Before we move on to tackling the engine of this scooter and removing all the tin wear from it, It is worth a few words about the process of stripping down your Lambretta if you are not one of those people who is familiar with the process or do it for a living. There are a lot of posts on this blog, that most good Lambretta dealers or garages take for granted because they carry out this kind of work all the time. This is aimed at helping those who do not!
By making sure that as a Lambretta owner, you take an active interest in finding your local scooter clubs, local dealers and actively participate by joining the LCGB, you will be better able to make informed decisions about the tasks you undertake and know your limits. Take time to find out who your local dealers are, talk to a wide range of people who will all have differing opinions about which is best and why. And then visit them too and make your own mind up. All of them are there to help you and do the best job they can, because after all, they depend on YOU for a living.
During the strip down of your Lambretta, TAKE YOUR TIME.
Make sure you have a clean and tidy environment and have all the tools you need at hand and put them away after each session. As you remove items from your scooter, sort them into boxes. One for parts that need to be blasted and painted, one for parts that require polishing, one for scrap parts.
This way, you can go through your parts to ensure you have references for everything you need to replace. If it helps, put nuts and bolts etc that you take off in separate bags and label them so you know you have ordered the right number of replacements. Make a list of things you need to finish your project as you go along. If you do it in an organised fashion like this, you will find it moves along much more quickly and smoothly.
When you encounter a problem, ask if you can. Call a dealer, a mate or use the LCGB forums so the guys there can advise. They have probably dealt with your issue a thousand times.
Do NOT struggle with things and do NOT worry when something breaks. During the strip down of this scooter, I have sheared countless bolts. Most don't matter, but some for example, are still stuck in the horncasting and they need to be removed. I do all this kind of job at the end. I will use whatever stub to try to get them out with grips, but failing that, they need to be ground back, centre punched and drilled out and re-tapped. It's not the end of the world if this happens and you don't fancy risking it. You can box them all up and your local dealer will be happy to sort them all for you.
On machines this old, it is NOT your fault if a good number of the nuts and bolts are seized solid and end up breaking. But there are a few jobs where it is critical that you don't get too heavy handed and start damaging things. Better to walk away and try later. Leave seized things soaking in petrol or use a little heat to try to free them. And always use decent tools. At the risk of sounding like a health and safety officer, use protective clothing when required. It might be macho to not bother, but trust me, it is no fun having to be driven to hospital at midnight to have a surgeon remove a shard of metal that flew in to your eye while you ground off a 30 year old bolt.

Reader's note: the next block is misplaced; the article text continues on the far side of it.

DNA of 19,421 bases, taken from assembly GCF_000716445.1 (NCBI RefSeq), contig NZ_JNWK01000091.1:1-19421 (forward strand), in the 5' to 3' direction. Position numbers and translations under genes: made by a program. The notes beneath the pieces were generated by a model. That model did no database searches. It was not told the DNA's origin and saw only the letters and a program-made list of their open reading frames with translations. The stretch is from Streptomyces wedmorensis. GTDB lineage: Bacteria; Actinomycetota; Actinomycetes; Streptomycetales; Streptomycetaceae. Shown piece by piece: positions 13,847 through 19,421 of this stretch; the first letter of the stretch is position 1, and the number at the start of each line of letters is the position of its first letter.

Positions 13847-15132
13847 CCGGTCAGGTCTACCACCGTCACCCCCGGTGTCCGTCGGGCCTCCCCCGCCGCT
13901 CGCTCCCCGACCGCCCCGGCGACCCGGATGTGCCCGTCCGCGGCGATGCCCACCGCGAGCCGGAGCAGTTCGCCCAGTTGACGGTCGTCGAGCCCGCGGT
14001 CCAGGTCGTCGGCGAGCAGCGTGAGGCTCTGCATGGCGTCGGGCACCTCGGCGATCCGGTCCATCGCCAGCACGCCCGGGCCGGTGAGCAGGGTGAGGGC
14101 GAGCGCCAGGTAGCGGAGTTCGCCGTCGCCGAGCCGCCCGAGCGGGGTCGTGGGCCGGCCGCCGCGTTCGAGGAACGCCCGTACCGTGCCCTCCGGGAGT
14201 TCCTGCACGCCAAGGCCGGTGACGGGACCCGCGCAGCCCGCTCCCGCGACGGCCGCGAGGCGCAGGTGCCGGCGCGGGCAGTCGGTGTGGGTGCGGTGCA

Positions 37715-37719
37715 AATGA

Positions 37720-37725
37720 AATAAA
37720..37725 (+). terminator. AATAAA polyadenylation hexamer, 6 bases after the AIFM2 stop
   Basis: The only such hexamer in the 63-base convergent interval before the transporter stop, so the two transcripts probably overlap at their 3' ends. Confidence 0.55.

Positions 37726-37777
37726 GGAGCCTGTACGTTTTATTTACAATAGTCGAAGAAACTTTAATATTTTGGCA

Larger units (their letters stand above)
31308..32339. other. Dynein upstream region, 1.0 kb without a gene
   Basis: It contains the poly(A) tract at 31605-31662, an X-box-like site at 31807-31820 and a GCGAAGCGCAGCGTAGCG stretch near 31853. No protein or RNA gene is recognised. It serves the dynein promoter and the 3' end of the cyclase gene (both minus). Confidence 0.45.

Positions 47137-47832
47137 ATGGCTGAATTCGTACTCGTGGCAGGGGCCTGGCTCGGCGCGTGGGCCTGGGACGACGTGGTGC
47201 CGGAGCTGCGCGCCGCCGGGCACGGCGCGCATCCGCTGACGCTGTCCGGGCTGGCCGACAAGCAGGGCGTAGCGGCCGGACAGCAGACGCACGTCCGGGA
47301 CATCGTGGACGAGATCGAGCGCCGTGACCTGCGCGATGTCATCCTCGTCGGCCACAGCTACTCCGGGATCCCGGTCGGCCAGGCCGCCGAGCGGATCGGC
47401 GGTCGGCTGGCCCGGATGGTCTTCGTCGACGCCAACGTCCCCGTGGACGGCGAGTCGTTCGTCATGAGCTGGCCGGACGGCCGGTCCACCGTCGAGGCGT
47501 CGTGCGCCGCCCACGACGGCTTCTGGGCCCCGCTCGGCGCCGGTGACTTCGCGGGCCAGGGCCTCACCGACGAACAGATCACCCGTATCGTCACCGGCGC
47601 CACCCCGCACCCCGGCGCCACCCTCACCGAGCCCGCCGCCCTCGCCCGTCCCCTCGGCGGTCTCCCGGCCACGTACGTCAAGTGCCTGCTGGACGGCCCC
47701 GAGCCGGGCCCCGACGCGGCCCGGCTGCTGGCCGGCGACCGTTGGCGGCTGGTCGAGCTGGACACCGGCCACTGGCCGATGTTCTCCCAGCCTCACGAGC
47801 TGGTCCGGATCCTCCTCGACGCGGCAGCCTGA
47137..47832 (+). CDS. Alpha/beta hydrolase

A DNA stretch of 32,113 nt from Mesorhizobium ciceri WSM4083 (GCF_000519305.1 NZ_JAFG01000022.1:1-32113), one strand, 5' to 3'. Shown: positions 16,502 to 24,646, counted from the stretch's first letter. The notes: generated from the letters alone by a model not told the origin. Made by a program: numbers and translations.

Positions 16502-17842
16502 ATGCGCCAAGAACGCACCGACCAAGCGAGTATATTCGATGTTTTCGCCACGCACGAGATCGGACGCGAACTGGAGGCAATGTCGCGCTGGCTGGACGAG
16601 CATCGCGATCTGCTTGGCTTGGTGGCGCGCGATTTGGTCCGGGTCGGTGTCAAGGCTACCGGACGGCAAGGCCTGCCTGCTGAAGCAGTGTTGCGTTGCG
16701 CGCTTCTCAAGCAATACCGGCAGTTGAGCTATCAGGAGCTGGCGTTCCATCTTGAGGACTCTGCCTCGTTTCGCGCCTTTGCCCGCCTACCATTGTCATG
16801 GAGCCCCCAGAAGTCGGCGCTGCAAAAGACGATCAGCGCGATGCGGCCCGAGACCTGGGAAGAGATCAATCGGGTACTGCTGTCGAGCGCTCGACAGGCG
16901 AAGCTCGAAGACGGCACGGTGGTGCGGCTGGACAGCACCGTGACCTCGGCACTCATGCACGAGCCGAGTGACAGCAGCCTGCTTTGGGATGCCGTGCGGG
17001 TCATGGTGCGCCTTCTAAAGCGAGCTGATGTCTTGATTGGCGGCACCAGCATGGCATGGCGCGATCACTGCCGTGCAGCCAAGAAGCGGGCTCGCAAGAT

In the pictures below, you can see the main engine bolt that no matter how much heat, lube and time we put in to it, would not budge. Because of this, hitting it hard with a 5lb lump hammer meant running the risk of breaking off one or both of the engine mounts on the engine casing itself. That more or less means a VERY expensive repair or a scrap engine and start again. I want this engine casing because the numbers stamped on it match the frame.
My only course of action was to take it to a dealer and have it professionally removed. It is pretty much the same system i would have used, but these guys know what they are doing. With plenty of lubricant and grinding off the damaged ends of the bolt, they were able to get it to move. Finally, after quite a lot of persuasion, it came out. but oddly, it would only go in one direction.
Half an hour of work to remove one bolt. but think what it saved if I had damaged the engine casing!
Whatever you break can be fixed, but try to keep it to a minimum. Don't risk breaking a £100 part to get off a 5p bolt. And if, like me, you will be upgrading the machine with modern electronics, don't forget, you might be able to recoup a little of your outlay selling on the original parts. Someone always has a use for them.
Restoring a Lambretta of any kind is NOT cheap. By the time you have finished, not counting labour, you will probably have ended up spending more to complete it than it's immediate re-sale value. But your scooter is an investment. It WILL increase in value. And the better you carry out your restoration, the more valuable it will be. But only you will know just what amount of effort went in to it.
Stick at it during the frustrating periods, THINK about what you are doing and work methodically. You WILL get there in the end.
And one last thing...
Do not, under any circumstances, discuss the financing of this project with your partner.
A word of thanks.
My interest in all things mechanical started way before my interest in scooters. I was lucky enough to be invited to hold the torch whenever my father was underneath one of his cars, way back when I was in school. I loved watching him do that kind of stuff and he always (as far as I recall) managed to complete the job. I'm still fortunate, in that whilst stripping down this scooter, he has shown up to help me and his hands and feet appear in many of the pictures used on this blog. It is possible to strip a scooter alone, but it's much easier with another good pair of hands.